My mother came to the U.S. by herself on a boat from a Lithuanian town (Taurage) in 1929. She was six, and had followed, by a few years, my grandparents, crossing the Atlantic by herself—steerage. Most of the rest of my grandmother’s family had already left in the mid-to-late ‘20s for what was then called Palestine, but what is now the State of Israel. As a result, all but a small part of the family escaped the Shoah—the Holocaust.
My mother would often tell of her first cousin, Shroelik, with whom she would pick strawberries during the years between my grandparents’ departure for the U.S. and my mother’s journey to the Goldene Medina (Golden Land).
Unlike my mother, Shroelik remained in Lithuania, and at age of 17, he was shot in the back by the Nazis as he simply stood in a field. He was shot for simply standing, for being a Jew; perhaps he was picking strawberries. But he was luckier than some; his death came quickly. He did not suffer the slow murder of starvation and ultimate extermination in one of the Nazi death camps as did millions of Jews in a calculated plan to exterminate an entire people.
This evening begins the observance of Yom Hashoah—Holocaust Memorial Day. It is observed to remember the six million Jews slaughtered in Hitler’s “Final Solution.” But remembering the Shoah requires more than saying a few prayers, reading a book, watching Schindler’s List or Exodus or The Pianist. It requires a rededication to making certain that it “never happens again.” To anyone: Jew, Christian, Muslim. To any race, any creed, any color.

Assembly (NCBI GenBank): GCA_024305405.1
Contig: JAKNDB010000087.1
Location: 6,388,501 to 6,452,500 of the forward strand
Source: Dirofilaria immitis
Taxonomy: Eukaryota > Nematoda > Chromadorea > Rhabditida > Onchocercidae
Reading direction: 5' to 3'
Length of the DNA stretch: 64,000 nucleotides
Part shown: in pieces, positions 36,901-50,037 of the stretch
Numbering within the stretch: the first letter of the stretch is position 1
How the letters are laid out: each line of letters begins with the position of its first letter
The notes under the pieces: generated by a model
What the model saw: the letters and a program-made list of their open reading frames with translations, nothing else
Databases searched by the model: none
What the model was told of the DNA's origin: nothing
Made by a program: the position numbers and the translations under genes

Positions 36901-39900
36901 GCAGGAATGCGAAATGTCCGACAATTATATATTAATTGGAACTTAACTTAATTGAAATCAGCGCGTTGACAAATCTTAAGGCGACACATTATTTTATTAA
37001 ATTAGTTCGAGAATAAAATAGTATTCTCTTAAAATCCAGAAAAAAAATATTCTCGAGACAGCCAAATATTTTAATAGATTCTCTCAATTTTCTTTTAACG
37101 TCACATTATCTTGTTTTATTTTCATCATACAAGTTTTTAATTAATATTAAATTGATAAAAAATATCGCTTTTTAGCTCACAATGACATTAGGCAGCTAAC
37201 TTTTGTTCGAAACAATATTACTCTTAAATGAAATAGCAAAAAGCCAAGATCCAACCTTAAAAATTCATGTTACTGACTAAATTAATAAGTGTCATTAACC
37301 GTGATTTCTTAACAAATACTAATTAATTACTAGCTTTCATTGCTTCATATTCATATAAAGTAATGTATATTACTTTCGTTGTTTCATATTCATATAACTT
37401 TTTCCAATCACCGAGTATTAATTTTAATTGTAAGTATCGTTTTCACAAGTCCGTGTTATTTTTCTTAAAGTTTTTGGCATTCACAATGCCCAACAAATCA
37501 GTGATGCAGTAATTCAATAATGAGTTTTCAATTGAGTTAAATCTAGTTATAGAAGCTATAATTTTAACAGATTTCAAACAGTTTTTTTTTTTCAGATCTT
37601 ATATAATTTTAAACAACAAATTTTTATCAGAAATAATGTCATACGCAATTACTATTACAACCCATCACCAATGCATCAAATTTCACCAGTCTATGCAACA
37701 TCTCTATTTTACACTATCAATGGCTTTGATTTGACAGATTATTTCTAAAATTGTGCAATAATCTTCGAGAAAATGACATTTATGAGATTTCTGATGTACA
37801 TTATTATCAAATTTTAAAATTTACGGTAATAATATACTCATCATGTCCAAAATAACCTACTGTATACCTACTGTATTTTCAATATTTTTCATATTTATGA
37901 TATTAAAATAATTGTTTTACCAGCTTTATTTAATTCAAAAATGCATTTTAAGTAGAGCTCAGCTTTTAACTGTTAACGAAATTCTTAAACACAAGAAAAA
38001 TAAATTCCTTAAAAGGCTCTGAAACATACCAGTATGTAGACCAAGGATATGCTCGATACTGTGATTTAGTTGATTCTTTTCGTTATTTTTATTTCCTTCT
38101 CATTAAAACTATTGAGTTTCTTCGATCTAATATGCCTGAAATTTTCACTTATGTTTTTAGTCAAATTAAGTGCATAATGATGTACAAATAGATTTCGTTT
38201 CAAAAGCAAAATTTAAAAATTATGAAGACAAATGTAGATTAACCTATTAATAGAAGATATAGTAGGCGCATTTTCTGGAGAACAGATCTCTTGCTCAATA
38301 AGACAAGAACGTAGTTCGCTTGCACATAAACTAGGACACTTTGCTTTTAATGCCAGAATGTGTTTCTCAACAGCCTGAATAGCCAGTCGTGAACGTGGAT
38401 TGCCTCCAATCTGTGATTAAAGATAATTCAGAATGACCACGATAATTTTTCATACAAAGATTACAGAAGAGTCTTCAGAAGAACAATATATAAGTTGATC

Shockingly, genocide (or its intention) exists still today. Ethnic cleansing exists still today. It happens in the Sudan; it happens in The Congo. It happens in Europe. The potential exists wherever the powerful oppress the powerless, where poverty is used as a bludgeon and rape as a weapon of war.
But the potential also exists whenever there is indifference; where those with the power to do something exist in a bubble, disconnected from distant places and others’ troubles. Why should we should care what happens in Sudan—what happens in The Congo? What has that to do with us?
Ruth Messinger, Director of the American Jewish World Service, relates an incident at an event where she spoke to a group of Jews about the necessity to fight genocide or the seeds of it, whether the victims are Jewish or not. A man stood to ask why we should care; they have nothing to do with us. And if they are like many others in African nations, they likely have no love for Jews, anyway. Before Messinger had a chance to respond, a “little old Jewish lady”—a Holocaust survivor—approached the man, and getting herself right up into his face shouted, “It is because of you I have no family.”
It was, and is, exactly the attitude of that man that makes genocide possible. Indifference creates the necessary last ingredient for genocidal plans to prevail, and makes us indirectly complicit by our silence.
Oppression, brutality, and genocide happen too often under the radar of the 24-hour news cycle. We are far more interested in seeing Donald Trump on the front page than we are in confronting photos of starving children and bodies stacked in mass graves. But this is nothing new. And as Messinger suggests, had the New York Times covered the Holocaust on the front page more than six times while it was ongoing, horrors perpetrated might have been at least somewhat mitigated.
Yes, it is good to remember, to recall, to chant the prayer for the dead, El Moleh Rachamim, recite Kaddish and light yellow candles to remember and mourn the victims of the Shoah: our grandparents, great-grandparents, uncles, aunts, and cousins. But it is equally important to honor their memory through action. To say “never again!” must mean more than the mere utterance of a slogan.